137 Pillars House – A Legendary and Exquisite Boutique Hotel
I have always been enthralled by the provenance of buildings with interesting history and would let my imagination run wild when I am staying in one. I would conjure images in my mind’s eye and regressed back in time to when the original residents occupied it and what life was like for them. So it was fortuitous that we stayed at the fabulous 137 Pillars House, a luxury boutique hotel in Chiang Mai on our recent visit to the city known as “Rose of the North”, the ancient capital of the Kingdom of Lanna. The hotel’s heritage strikes a chord with me as it has a historical link to Sarawak, my home state in Malaysian Borneo before I moved to the UK many eons ago.
In the 19th century, maverick British men in the Victorian era would sail to the East in search of fortune. There were natural resources and spices to exploit with huge opportunity to get rich and famous. Among the most illustrious of this band of men was James Brooke, a young Englishmen from Devon. He landed in Sarawak in Borneo, helped the ruling Sultan to quell local rebellions and piracy and was made the White Rajah of Sarawak in 1841. He founded the Borneo Company Ltd in 1856 to facilitate trade between Sarawak, Sabah and Britain, mainly dealing in forestry and mining. The success of the company led to the opening of offices in Singapore, Indonesia, Hong Kong and Thailand under East Borneo Company.
One of the founders of the East Borneo Company in Chiang Mai was Louis Leonowens, the son of Anna Leonowens the English governess to the royal children of King Mongkut of Thailand in 1862. Her tenure as the royal governess was romanticised in the famous book and movie “The King And I” and “Anna and the King”. King Mongkut was succeeded by his son King Chulalongkorn who appointed Louis Leonowens as a captain in the Thai Royal Cavalry at the age of 27 in 1881. The young king ruled Thailand with a modern approach for that time and gave permission to foreigners to log teak from the forest in Chiang Mai.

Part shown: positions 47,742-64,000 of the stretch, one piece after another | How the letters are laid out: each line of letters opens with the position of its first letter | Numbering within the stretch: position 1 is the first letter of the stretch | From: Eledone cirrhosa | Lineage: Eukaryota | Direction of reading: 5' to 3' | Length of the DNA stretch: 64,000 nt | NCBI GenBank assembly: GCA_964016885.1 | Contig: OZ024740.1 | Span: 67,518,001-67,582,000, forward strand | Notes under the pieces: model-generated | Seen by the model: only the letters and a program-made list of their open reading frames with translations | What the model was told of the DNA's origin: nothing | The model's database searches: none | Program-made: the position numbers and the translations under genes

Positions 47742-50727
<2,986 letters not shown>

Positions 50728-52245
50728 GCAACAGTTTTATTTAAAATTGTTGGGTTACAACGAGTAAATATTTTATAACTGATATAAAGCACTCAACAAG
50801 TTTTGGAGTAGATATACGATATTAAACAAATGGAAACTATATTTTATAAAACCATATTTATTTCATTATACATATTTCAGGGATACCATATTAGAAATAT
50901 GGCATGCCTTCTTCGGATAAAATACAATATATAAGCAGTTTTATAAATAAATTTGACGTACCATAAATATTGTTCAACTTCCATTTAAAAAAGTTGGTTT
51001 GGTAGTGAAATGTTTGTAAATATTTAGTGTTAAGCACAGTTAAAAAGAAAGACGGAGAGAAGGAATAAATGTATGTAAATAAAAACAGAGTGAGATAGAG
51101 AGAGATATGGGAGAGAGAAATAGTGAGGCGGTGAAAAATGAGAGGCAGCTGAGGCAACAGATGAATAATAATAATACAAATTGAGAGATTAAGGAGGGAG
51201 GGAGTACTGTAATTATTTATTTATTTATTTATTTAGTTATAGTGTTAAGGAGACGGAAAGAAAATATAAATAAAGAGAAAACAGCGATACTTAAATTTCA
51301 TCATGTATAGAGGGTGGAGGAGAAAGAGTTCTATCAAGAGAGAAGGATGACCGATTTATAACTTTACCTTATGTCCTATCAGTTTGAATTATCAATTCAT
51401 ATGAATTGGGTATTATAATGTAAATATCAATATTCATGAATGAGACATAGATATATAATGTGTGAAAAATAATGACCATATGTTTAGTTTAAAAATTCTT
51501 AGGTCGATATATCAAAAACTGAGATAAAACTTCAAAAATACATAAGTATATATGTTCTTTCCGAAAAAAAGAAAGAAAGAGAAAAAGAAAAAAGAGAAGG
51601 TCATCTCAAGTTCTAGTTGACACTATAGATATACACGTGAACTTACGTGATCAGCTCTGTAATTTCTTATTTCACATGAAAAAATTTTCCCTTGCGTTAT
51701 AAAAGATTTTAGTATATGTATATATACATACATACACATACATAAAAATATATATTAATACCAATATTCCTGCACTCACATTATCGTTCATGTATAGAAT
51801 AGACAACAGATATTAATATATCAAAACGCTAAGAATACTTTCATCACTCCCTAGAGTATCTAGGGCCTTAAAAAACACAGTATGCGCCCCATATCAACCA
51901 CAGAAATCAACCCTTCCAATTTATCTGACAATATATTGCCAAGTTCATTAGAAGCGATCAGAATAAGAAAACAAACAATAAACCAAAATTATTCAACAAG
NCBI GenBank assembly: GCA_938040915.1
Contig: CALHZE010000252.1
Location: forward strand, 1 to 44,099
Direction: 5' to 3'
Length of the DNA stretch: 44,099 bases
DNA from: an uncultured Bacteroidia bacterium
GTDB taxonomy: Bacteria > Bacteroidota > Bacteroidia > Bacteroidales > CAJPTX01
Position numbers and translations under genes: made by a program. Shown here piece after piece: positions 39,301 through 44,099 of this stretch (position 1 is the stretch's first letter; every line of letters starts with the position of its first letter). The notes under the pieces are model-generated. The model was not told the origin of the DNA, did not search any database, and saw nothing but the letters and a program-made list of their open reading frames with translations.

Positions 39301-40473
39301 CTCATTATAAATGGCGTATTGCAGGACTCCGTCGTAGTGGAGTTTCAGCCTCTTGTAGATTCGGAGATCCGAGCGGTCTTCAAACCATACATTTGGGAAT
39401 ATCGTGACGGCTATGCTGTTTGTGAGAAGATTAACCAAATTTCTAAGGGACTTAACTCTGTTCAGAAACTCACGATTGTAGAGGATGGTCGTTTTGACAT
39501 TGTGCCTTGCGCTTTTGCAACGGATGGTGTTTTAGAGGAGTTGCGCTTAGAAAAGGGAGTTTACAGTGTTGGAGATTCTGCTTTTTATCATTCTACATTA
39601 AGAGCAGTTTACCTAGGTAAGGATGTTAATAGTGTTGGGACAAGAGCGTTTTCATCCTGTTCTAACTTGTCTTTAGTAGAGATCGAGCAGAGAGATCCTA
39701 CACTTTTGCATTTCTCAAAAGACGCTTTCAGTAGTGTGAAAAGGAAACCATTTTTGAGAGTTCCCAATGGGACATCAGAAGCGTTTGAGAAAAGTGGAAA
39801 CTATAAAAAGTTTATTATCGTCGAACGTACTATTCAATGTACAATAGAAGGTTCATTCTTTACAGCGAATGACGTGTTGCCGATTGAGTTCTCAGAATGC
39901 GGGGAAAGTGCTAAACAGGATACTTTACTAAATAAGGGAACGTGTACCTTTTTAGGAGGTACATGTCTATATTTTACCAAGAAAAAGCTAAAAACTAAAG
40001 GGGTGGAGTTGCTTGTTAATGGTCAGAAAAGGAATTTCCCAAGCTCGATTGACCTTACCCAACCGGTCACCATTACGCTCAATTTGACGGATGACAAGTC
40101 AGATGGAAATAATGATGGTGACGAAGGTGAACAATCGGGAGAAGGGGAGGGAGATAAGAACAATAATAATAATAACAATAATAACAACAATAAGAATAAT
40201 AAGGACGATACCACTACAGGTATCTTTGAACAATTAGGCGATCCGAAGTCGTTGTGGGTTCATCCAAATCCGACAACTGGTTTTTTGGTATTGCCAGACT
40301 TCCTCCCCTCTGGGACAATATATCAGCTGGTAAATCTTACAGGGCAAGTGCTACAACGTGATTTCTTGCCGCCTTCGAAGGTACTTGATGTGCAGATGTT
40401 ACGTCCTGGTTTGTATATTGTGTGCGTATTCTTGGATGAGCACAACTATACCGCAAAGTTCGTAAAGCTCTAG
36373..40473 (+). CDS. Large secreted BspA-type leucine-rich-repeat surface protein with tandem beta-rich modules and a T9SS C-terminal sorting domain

Leonowens left the royal army and joined the East Borneo Company and opened its branch in Chiang Mai in 1889. He set up its northern headquarters in Baan Borneo (or Borneo House), a massive stately house constructed from teak supported by 137 pillars on the eastern bank of the Ping River in Wat Gate, an enclave once designated to foreigners. Leonowens lived there briefly but it was the resident of the company manager until 1927.
During the Japanese occupation in 1941 in World War II, it was taken over by the Japanese army. After the war, it was sold to William Bain, a Scotsman who was the last managing director of the company. It belonged to the Bain family until it was sold to the Wongphanlert Company, a Thai company based in Bangkok. Panida Wongphanlert, a Harvard graduate architect was looking for a holiday home in Chiang Mai when an estate agent showed her the house locally known as the “Black House” due to the colour of the weather-beaten teak.
It was in a ruinous state with overgrown compound and it was said the locals were afraid to go near the spooky house. As an architect, Wongphanlert could visualise the potential of the house as a resort. The rest is history.
137 Pillars House: Baan Borneo Born Again
Against this beguiling legacy, Baan Borneo rose from the ashes like the proverbial phoenix and was transformed into the 137 Pillars House, a splendid 30-suite boutique hotel. It was lovingly and faithfully restored to its former glory keeping the original wood and foundation with the wooden pillars elevated 3 metres higher to protect from floods.
Having seen a picture of the house before it was restored, the transformation is breath taking. I could imagine the colonial residents of yore working in the sprawling house and enjoying a spot of gin and tonic or a glass of wine, smoking their pipes and cigars on the verandah in the evening.